The new concert schedule at Wrigley Field includes James Taylor, Billy Joel and Luke Bryan. The concert business is a major contributor to the Cubs bottom line and has helped them grow their payroll. But the priority is still keeping the field ready for play.
The majority of the Friday afternoon games will be 1:20 starts this year. They are forgoing the 3:05 starts in 2015. Joe Maddon wanted more consistency with game time starts.
Kenney then opens the floor to questions. He is joined by Colin Faulkner, Alex Sugarman, Alison Miller and Carl Rice.
Carl Rice talks about how the mild winter weather has helped them with the construction season. Plus the project is not as exposed to the elements this year. A lot of the work is enclosed.
There will be increased security measures in MLB this year. Kenney says how seriously they take security. There will be metal detectors this season to protect players, fans, etc. The Cubs have asked the city for help protect the stadium by extending their perimeter of control. They wouldn’t own that space, they would just know which cars, etc. are traveling there. The Cubs ask that you plan to give yourself more time to get into the ballpark this year.
They will be extending the protective netting at the ballpark this year.
A fan asks why Ernie Banks wasn’t more prominent at this convention. Kenney says they probably should have had a moment of silence.
Kenney and Faulkner talk a bit about digital ticketing. More fans seem to prefer digital tickets to standard paper tickets.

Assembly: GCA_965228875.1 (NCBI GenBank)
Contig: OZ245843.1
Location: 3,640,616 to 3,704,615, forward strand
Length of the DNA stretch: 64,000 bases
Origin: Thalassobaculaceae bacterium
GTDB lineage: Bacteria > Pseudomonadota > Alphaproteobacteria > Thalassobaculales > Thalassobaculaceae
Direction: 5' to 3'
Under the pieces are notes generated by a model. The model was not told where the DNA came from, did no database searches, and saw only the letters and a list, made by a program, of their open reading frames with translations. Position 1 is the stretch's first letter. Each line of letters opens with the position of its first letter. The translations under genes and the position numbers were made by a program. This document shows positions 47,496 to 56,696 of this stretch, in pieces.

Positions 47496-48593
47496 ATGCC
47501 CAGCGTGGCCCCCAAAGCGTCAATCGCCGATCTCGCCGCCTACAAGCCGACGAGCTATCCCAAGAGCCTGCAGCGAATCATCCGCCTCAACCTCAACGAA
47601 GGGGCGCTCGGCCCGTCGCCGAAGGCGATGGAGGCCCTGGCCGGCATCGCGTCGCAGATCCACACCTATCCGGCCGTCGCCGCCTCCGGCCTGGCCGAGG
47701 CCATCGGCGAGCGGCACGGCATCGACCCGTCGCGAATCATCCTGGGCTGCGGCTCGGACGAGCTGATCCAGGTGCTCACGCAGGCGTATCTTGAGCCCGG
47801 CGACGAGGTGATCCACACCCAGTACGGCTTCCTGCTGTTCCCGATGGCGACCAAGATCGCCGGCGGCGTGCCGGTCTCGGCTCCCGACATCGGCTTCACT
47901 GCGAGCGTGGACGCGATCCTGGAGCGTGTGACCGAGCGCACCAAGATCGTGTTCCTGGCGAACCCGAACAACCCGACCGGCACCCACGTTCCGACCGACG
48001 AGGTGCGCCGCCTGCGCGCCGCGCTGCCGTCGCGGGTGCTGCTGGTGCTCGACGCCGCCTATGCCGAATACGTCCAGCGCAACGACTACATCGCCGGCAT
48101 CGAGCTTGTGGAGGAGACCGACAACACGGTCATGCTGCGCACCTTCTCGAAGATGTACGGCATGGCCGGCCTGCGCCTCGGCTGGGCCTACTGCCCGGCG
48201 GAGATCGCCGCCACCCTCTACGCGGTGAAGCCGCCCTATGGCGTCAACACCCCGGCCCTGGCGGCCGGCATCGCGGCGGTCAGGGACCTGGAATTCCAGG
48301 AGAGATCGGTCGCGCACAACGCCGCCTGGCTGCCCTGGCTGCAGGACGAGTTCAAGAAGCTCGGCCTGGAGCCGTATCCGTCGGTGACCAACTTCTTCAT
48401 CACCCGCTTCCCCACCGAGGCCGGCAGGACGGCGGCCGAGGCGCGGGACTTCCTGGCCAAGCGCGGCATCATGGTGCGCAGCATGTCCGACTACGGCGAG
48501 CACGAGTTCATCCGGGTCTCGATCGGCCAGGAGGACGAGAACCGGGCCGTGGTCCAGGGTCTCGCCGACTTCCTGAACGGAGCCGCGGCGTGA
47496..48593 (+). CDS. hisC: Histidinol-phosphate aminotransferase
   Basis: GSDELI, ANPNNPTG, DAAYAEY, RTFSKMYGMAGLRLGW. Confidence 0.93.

Season ticket holders will have a chance to purchase their old seats that have been removed and replaced. The Cubs will reach out to season ticket holders about this.
A fan asks about the increase in season ticket prices. Ticket prices stayed flat during the lean years. The goal is to put as many resources as possible into the Cubs three primary goals for the organization. They looked at data, talked to fans. It was a tough decision, but the right one.
The pavers that were removed are all being replaced. They are in place right now (but covered) and will be unveiled on opening day.
In the long run, the Cubs would like to close off Sheffield as a pedestrian mall like they do at Fenway. It’s not a high priority right now.
Joe Maddon and his staff engineered the biggest turnaround in the big leagues last season, as the Cubs won 97 games. He made waves off the field too, from themed road trips to bringing zoo animals to Wrigley Field. This panel covers what’s ahead for the 2015 NL Manager of the Year and the rest of the Cubs coaching staff. It was hosted by Len Kasper.
Full disclosure: We missed about the first 20 minutes of this panel while covering another one. Here’s what we were able to catch from the questionn and answer session:
The first question we caught was about Kyle Schwarber and where he will play next year. Mike Borzello, the catching coach, starts by saying he wants Schwarber to be a catcher. Dave Martinez, the outfield coach, wants him in the outfield. Martinez says people don’t realize how athletic Schwarber is. Schwarber wants to steal bases. He’s also been picking Jason Heyward’s brain to try to be a better outfielder.
Maddon called Eric Hinske Schwarber’s dad. Hinske joked that he looks like Schwarber and often gets asked to sign autographs as Schwarber. He takes that as a compliment (Hinske is 38 years old).
The coaches all talk about how special 2015 was. Maddon talks about Javy Baez’s home run in the postseason and how special that was for the young player and for him as a manager. He also talks abotu the fight his team displayed in the postseason. He says he’s good at reading players’ faces to see if they still have some fight in them. His team never gave up.
One fan asks about Baez playing center field in winter ball. Maddon really likes the idea of Baez in center. He’s very athletic and is one of the best on-field defenders Maddon has ever seen. Maddon praises Baez’s baseball acumen. He also likes winter ball for players and likes to see guys playing year-round.